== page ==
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Harris Eisenstadt: The All Seeing Eye + Octets (2007)

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Harris Eisenstadt: The All Seeing Eye + Octets No stars How we rate: our writers tend to review music they like within their preferred genres.

It's a bold few decisions Harris Eisenstadt makes The All-Seeing Eye + Octets. He starts it off by covering the whole of Wayne Shorter's The All Seeing Eye (Blue Note, 1965), but arranges it for new instrumentation and then pairs that with two suites of his own. It's the sort of thing you'd better know you can pull off if you're going to try.

Fortunately, Eisenstadt does. He reworks Shorter's septet considerably. The original Blue Note session was an all-star, horn-driven band: Shorter and James Spaulding on saxophones, Freddie Hubbard on trumpet and flugelhorn and Grachan Moncur III on trombone (with brother Alan Shorter joining in on flugelhorn for the final piece, his own composition "Mephistopheles ), backed by pianist Herbie Hancock, bassist Ron Carter and drummer Joe Chambers.

It is very much a composed suite, and so individual voices don't stand to be acknowledged the way a reworking of, say, John Coltrane's Ascension (Impulse!, 1965) or Eric Dolphy's Out to Lunch (Blue Note, 1964) might demand. But Eisenstadt takes his arrangement further from the original by setting it for two clarinets, bassoon, trumpet, vibes and drums. Interestingly, the trumpet is the only instrument that remains from the front line. In the notes for the original album Shorter is quoted as saying that Hubbard "was essential...for those top notes in ensemble passages. The trumpet retains a leading role here, voiced by Daniel Rosenbloom.

Eisenstadt's take, however, doesn't stray too far from Shorter's own recording. It clocks in at about ten minutes under the original and the woodwinds and vibes give it a different tone, but the feeling remains the same. It's a well-done, reverential take on 1960s open jazz composition.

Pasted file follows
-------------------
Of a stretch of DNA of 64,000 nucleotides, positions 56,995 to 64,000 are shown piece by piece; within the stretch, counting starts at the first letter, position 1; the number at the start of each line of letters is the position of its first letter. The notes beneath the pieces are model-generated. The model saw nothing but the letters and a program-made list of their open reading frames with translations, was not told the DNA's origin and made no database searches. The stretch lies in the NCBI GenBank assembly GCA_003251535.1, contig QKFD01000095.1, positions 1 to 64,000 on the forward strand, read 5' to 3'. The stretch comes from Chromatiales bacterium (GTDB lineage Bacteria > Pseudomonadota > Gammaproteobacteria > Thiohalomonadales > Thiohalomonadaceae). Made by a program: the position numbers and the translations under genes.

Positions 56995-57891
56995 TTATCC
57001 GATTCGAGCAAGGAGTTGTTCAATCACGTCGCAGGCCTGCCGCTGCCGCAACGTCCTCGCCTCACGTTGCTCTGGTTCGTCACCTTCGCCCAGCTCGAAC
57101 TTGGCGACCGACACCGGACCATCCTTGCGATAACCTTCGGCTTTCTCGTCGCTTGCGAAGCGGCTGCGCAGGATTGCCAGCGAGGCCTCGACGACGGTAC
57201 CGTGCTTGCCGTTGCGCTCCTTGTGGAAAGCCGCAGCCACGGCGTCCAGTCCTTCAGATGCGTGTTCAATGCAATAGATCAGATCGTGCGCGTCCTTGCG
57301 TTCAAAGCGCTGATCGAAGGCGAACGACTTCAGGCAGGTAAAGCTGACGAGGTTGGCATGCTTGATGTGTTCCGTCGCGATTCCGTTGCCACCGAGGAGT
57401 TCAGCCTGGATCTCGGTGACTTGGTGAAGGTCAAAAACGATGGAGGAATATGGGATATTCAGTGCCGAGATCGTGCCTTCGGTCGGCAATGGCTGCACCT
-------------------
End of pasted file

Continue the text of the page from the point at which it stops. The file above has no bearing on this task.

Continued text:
Having assembled a group to record in Los Angeles, Eisenstadt didn't want to leave it at the one project, so, the drummer arranged two big band suites of his own—"Without Roots and "What We Were Told, each running just over fifteen minutes. And, just as Shorter added another horn to close out his record, Eisenstadt adds a second trumpet for his. The playing is, perhaps, a little more lively, the pieces unsurprisingly more modern, but they work well with the first half of the disc. A bold move, yes, but one that speaks well for Eisenstadt as a composer and bandleader.


Track Listing: The All Seeing Eye; Genesis; Chaos; Face of the Deep; Mephistopheles; Without Roots I; Without Roots II; Without Roots III; What We Were Told; What We Were Told II; What We Were Told III.

Personnel: Harris Eisenstadt: drums; Daniel Rosenboom: trumpet; Sara Schoenbeck: bassoon; Brian Walsh: clarinet (1, 3), bass clarinet (2, 4-11); Andrew Plask: clarinet (2, 4-11), bass clarinet (1, 3); Chris Dingman: vibraphone; Scott Walton: acoustic bass; Aaron Smith: trumpet (6-11); Marc Lowenstein: conductor (6-11).

Record Label: Poo-Bah Records

Style: Modern Jazz


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